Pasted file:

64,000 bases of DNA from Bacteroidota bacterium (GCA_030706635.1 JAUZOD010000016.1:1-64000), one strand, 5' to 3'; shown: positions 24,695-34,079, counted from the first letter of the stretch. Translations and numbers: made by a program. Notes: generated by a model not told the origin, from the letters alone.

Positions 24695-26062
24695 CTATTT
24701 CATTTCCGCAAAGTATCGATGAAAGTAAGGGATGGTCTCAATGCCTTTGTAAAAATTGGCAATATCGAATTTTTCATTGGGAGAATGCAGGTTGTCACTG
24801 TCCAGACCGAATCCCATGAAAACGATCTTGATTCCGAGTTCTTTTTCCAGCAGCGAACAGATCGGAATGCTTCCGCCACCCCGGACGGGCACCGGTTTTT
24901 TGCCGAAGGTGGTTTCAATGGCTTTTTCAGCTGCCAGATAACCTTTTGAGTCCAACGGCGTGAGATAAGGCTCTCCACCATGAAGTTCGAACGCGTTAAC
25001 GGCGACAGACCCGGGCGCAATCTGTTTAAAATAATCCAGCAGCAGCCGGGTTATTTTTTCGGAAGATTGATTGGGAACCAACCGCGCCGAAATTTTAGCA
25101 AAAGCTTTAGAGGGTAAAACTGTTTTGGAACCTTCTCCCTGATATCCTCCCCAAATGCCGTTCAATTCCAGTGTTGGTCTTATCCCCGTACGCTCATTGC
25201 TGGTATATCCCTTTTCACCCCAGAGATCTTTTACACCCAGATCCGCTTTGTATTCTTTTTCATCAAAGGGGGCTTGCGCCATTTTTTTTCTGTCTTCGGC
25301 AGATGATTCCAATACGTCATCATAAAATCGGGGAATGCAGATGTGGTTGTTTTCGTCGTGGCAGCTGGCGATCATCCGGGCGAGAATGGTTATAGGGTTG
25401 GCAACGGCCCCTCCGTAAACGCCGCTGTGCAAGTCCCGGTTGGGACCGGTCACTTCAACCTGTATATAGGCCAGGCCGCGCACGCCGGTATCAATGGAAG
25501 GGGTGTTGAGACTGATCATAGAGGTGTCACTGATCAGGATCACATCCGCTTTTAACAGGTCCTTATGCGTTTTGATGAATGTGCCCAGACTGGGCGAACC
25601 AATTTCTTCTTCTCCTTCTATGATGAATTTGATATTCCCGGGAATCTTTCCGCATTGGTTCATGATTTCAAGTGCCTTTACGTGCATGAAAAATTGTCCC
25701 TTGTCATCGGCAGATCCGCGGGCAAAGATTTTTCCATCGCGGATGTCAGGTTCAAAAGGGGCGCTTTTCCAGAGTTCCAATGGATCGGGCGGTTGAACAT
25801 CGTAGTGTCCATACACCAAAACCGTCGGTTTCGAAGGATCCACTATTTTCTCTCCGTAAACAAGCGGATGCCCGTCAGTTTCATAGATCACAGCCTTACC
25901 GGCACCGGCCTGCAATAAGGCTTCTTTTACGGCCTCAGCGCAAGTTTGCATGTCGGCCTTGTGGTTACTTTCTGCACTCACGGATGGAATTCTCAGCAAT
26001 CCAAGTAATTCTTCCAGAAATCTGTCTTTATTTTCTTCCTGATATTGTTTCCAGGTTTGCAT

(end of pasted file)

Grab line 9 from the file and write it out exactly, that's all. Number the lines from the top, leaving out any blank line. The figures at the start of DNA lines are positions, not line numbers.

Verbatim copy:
25201 TGGTATATCCCTTTTCACCCCAGAGATCTTTTACACCCAGATCCGCTTTGTATTCTTTTTCATCAAAGGGGGCTTGCGCCATTTTTTTTCTGTCTTCGGC